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It took writer Douglas Stuart years to come to terms with his difficult early life in Glasgow. With perspective gained by moving to the United States, his youth eventually became the basis for a Booker Prize-winning, best-selling novel.

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Douglas Stuart
Douglas Stuart

Douglas Stuart is a celebrated fiction writer whose first novel, Shuggie Bain, won the 2020 Booker Prize for Fiction.

Born in Glasgow, Scotland, in 1976, Stuart studied textile design at the Scottish College of Textiles and the Royal College of Art. He moved to New York at age 24 and worked as a fashion designer for Calvin Klein, Ralph Lauren, Banana Republic, and other clothing brands.

Stuart was raised by a single mother who died of alcohol-related health issues when he was 16, an upbringing which inspired Shuggie Bain. Written over a decade while Stuart worked in the fashion industry, the book was rejected by over 30 publishers before its release in 2020. In addition to its Booker Prize, the work was longlisted for the 2021 Carnegie Medal and a finalist for the 2020 Kirkus Prize and National Book Award for Fiction. He has also contributed short fiction and essays to The New Yorker and Literary Hub, and published his second novel, Young Mungo, in 2022.


Douglas Stuart’s early life in Scotland could accurately be described as traumatic. Yet he’s not one to wallow in the melancholy.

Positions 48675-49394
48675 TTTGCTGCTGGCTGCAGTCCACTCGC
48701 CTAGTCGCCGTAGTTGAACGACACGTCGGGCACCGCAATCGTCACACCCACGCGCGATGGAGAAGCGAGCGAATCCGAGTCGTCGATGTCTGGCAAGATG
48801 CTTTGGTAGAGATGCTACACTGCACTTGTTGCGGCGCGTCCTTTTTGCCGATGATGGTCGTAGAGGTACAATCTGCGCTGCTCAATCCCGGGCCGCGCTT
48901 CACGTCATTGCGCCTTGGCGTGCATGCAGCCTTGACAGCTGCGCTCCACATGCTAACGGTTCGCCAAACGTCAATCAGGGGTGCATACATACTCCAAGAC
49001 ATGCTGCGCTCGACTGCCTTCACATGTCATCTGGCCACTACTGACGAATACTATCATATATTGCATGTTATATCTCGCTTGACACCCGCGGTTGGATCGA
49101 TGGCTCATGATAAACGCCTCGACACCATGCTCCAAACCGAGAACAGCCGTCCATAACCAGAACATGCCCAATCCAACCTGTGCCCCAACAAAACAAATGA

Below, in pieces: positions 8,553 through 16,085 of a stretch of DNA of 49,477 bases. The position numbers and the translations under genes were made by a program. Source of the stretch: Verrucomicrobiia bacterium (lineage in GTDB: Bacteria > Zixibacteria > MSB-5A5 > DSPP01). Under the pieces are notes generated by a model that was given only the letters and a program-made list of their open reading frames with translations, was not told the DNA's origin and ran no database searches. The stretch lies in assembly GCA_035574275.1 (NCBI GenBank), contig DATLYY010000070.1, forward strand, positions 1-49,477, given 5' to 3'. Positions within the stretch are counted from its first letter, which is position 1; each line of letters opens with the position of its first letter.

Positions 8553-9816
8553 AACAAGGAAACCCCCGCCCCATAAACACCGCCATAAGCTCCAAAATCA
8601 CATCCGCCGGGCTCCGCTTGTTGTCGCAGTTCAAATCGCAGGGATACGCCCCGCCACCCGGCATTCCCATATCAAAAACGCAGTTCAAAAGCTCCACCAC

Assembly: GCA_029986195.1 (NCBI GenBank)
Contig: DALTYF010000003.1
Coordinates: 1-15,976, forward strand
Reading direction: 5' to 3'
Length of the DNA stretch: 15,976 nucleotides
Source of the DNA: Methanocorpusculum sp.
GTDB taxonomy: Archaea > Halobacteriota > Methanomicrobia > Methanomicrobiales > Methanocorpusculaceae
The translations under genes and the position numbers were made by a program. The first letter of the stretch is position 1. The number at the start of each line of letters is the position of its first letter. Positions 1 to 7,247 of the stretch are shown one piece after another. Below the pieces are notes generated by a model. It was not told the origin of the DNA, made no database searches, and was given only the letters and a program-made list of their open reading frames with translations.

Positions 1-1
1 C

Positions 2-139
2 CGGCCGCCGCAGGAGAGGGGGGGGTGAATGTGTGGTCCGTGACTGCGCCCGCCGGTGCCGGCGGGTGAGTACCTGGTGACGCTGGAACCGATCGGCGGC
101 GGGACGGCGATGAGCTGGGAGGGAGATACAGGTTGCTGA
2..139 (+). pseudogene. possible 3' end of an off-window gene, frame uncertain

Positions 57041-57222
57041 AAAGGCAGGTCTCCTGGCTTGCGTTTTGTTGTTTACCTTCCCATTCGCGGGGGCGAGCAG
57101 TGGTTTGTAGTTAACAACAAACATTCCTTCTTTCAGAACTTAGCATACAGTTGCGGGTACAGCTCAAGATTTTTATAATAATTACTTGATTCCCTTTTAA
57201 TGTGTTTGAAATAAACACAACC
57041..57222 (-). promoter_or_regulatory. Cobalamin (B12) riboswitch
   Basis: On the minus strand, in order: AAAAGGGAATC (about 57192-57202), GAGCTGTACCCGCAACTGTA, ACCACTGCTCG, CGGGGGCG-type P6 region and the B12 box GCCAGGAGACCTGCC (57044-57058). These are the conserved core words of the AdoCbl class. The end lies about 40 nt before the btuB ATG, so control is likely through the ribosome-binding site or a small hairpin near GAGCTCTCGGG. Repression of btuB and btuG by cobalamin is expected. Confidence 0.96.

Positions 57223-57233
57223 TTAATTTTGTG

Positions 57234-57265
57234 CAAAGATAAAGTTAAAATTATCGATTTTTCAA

Douglas Stuart: I don’t regret anything in my life. And I’m so grateful for everything that’s come through it. Until you can step away from something, you cannot see how unusual it is sometimes. When you’re in it, it’s just what you have. And so what can you do other than accept it, as a kid, and sort of do your very best with it.

Now in his mid-40s, he’s had a hugely successful career in fashion. At its height in New York, he was more than 3000 miles and nearly two decades removed from his troublesome early life.

Stuart: I never had a plan to come to New York or to work in fashion. All I really did was say yes every time someone said “Do you want to?” And just keep going, just take a step and take another step.

These steps took him to Calvin Klein, The GAP and eventually Banana Republic as a senior designer. But after 20 years in fashion, Stuart no longer felt fulfilled. He was homesick. So he began to document the time and place that had formed him: 1980s Glasgow.

Stuart: And I feel like a lot of these families and a lot of these neighborhoods have altered. And so it was, I was keen to be back there. It’s the city of my childhood, really.

But he had created a life in New York. Moving back to Glasgow wasn’t an option. For nearly a decade, between long hours at work, he began to write what he’s called “scraps of memories” of his early life. Eventually they became a collection of stories. Lots and lots of stories.

Stuart: It was an absolute monster and it was housed in two legal binders. I never changed the story at all, but I rewrote every sentence a hundred times.